My Pre-Diaconate Exam
I was ordained a deacon in Rome in June of 1994. I was then a member of a religious order, the Salesians of Don Bosco, and I became a deacon as part of my ministry as a Salesian. Rome is a special place to be ordained a deacon obviously because it’s the pope's very own diocese. We candidates had to take a special oral interview-exam for the diaconate conducted by professors coming from different Roman pontifical universities. This was the last hoop to be cleared before one was ordained in the pope's diocese. The exam was to take place at the Lateran University because that is the university of the local church of Rome. So we prepared for the exam and went to the Lateran University bright and early on the specified date.
When my turn to be examined came, I was directed to the exam room. There was a priest-professor waiting for me. I found out later that he was the rector of the North American College in Rome. I don't remember his name but, looking at the list of rectors online, he must have been then-Fr. Edwin O'Brien (later archbishop of Baltimore). His first question to me was a totally unexpected one: What is ontology?
I was blindsided by the question because, to my mind, it apparently had nothing to do with being ordained a deacon. But I duly answered him and explained what I thought ontology was: that it was examining the nature of reality and the totality of things in existence. I think I also went on about ontology as the study of 'being' and what constitutes a being as the word "ontology" comes from the Latin "ens" which means precisely "being."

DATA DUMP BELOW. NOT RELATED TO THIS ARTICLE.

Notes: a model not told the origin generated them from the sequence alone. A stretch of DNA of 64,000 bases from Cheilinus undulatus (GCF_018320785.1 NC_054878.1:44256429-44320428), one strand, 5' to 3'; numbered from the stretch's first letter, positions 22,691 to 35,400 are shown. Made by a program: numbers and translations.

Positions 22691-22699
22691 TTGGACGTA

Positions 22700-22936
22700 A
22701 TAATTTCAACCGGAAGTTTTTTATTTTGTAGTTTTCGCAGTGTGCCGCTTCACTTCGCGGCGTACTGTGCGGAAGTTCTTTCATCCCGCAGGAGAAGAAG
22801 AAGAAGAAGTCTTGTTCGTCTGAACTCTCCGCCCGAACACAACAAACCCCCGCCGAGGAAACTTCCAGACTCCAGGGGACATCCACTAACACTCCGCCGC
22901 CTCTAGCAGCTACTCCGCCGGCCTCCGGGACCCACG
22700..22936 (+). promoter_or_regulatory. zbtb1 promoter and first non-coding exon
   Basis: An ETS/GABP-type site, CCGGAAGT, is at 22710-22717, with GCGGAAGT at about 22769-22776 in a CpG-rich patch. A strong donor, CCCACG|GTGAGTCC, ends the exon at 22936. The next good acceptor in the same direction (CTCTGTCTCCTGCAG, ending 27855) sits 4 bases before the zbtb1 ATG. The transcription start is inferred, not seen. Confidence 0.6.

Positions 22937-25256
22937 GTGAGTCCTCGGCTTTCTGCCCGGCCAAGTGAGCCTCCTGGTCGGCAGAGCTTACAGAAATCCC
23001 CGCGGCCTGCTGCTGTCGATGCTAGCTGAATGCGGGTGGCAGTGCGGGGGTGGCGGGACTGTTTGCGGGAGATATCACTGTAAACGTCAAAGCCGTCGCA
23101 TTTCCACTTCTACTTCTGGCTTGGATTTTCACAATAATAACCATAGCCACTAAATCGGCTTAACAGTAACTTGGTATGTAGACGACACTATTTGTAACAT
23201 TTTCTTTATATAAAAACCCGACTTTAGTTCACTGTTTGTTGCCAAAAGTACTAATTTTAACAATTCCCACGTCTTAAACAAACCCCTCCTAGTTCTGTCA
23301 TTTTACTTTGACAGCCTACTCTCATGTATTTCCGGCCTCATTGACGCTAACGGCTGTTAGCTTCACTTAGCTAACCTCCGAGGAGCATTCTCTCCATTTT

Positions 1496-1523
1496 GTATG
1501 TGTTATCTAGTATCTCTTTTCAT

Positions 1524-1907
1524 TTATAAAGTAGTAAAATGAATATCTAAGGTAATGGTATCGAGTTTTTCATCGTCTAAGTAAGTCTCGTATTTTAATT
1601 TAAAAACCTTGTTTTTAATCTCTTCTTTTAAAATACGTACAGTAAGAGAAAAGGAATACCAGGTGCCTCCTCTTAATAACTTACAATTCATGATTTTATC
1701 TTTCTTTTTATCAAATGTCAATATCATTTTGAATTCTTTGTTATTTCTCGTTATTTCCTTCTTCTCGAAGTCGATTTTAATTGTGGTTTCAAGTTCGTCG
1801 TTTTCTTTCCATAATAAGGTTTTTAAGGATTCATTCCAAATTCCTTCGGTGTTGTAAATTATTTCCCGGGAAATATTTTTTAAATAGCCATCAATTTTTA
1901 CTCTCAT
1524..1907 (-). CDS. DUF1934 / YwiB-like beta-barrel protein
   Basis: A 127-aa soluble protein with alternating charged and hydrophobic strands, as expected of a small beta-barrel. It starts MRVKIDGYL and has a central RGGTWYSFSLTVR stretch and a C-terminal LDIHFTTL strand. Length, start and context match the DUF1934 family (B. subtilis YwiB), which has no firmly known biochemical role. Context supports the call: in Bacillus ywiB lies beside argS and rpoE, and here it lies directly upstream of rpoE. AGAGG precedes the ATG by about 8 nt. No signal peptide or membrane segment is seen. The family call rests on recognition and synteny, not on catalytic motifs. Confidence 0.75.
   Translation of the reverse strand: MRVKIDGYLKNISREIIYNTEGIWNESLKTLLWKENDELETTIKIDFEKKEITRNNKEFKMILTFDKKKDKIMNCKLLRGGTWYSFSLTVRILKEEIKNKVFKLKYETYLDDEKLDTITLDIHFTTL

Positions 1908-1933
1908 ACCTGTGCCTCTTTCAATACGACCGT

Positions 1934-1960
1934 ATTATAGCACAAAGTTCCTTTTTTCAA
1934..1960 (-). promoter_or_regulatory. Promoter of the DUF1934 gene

Having listened patiently to my explanation, he proceeded to his second question which was even more baffling to me. He asked , "What’s the connection between ontology and being a deacon?"
The So-Called "Ontological Change"
As soon as I heard that, I immediately grasped what he was getting at. So, I calmed down and started to explain that being ordained a deacon means having, as it were, a spiritual "seal" seared into your very being, because standard Roman Catholic sacramental theology teaches that the sacrament of ordination effects a character upon the people who receive them. To use a fancy yet traditional expression, the sacrament of holy orders effects--what Roman Catholic theology calls--an "ontological change" (a transformation in the person's very being) whereby the person is given an ontological character which changes them into the very thing that the sacrament signifies.
Baptism is another of these "character-giving" sacraments because it bestows an irrevocable seal, a mark on your soul that transforms you into a child of God. After all, baptism is the sacrament of initiation which transforms people--it is believed--into children of God. When you receive the sacrament of ordination (and there are three kinds: diaconal, presbyteral [priestly], and episcopal), Roman Catholic theology teaches that you are given the "ontological character" (a character that constitutes your very being) of what the particular sacrament signifies.
The Heart of Becoming a Deacon - Becoming a Servant Forever
In the case of the ordination to the diaconate, the ordinand is, therefore, marked with the "ontological character" of a deacon. And what is that character, one may ask? It is to be a servant, one who devotes oneself to the service of the Christian community, particularly in the service of proclaiming the word and offering a few sacraments and ministries that would serve the community.
As I went on explaining the connection between "ontology" and "ordination" along those lines, it seemed that the good father realized that I knew my theology and so he stopped me and said in a solemn yet calm voice, "Do you know why I asked you those questions?"